I think it might be a nice tradition to honor Brigid on her day by honoring the kind of women who tend the fire of the gospel. If you read the original post, it is all about great Christian women throughout our history. You might like to add to the list by honoring one of your most recent inspirations! Leave a comment!
February 1 is Ibolc. It marks the first stirrings of spring in Ireland. St. Brigid’s Dayis attached to it. Candlemas is also attached to it, marking the 40 days after Christmas when Mary went to the Temple, with baby Jesus in tow, to honor the rules for being ritually purified after giving birth, and thus meeting Simeon and Anna. It’s the Candle Mass in the old days because everyone in Ireland brought their special, home-use beeswax candle to the meeting for a blessing. As with all the big days of the Christian year, Brigid’s Day is all mixed up with legend, the seasons of paganism, and arguments over what is the best way to observe the day.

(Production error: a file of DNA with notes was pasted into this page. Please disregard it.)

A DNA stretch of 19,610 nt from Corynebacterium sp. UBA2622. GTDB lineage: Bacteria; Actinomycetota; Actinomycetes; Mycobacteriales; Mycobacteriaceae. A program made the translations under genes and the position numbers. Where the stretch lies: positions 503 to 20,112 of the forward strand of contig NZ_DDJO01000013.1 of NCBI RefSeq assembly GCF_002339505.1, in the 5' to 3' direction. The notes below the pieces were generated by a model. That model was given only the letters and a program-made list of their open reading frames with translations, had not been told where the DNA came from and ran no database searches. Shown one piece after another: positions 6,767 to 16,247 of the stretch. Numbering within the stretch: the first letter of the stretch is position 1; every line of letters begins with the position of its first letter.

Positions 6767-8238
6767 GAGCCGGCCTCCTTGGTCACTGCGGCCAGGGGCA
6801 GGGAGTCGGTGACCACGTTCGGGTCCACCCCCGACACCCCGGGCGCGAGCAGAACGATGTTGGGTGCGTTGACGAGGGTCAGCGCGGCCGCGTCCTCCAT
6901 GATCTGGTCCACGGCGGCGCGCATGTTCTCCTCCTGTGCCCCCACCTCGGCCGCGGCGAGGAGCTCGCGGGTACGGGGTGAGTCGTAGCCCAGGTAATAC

I’m not bothering with the controversies too much. I feel free to strain out good things from not-so-good things whenever I can. I’m into “testing everything and holding on to what is good” as Paul instructs the Thessalonians to…
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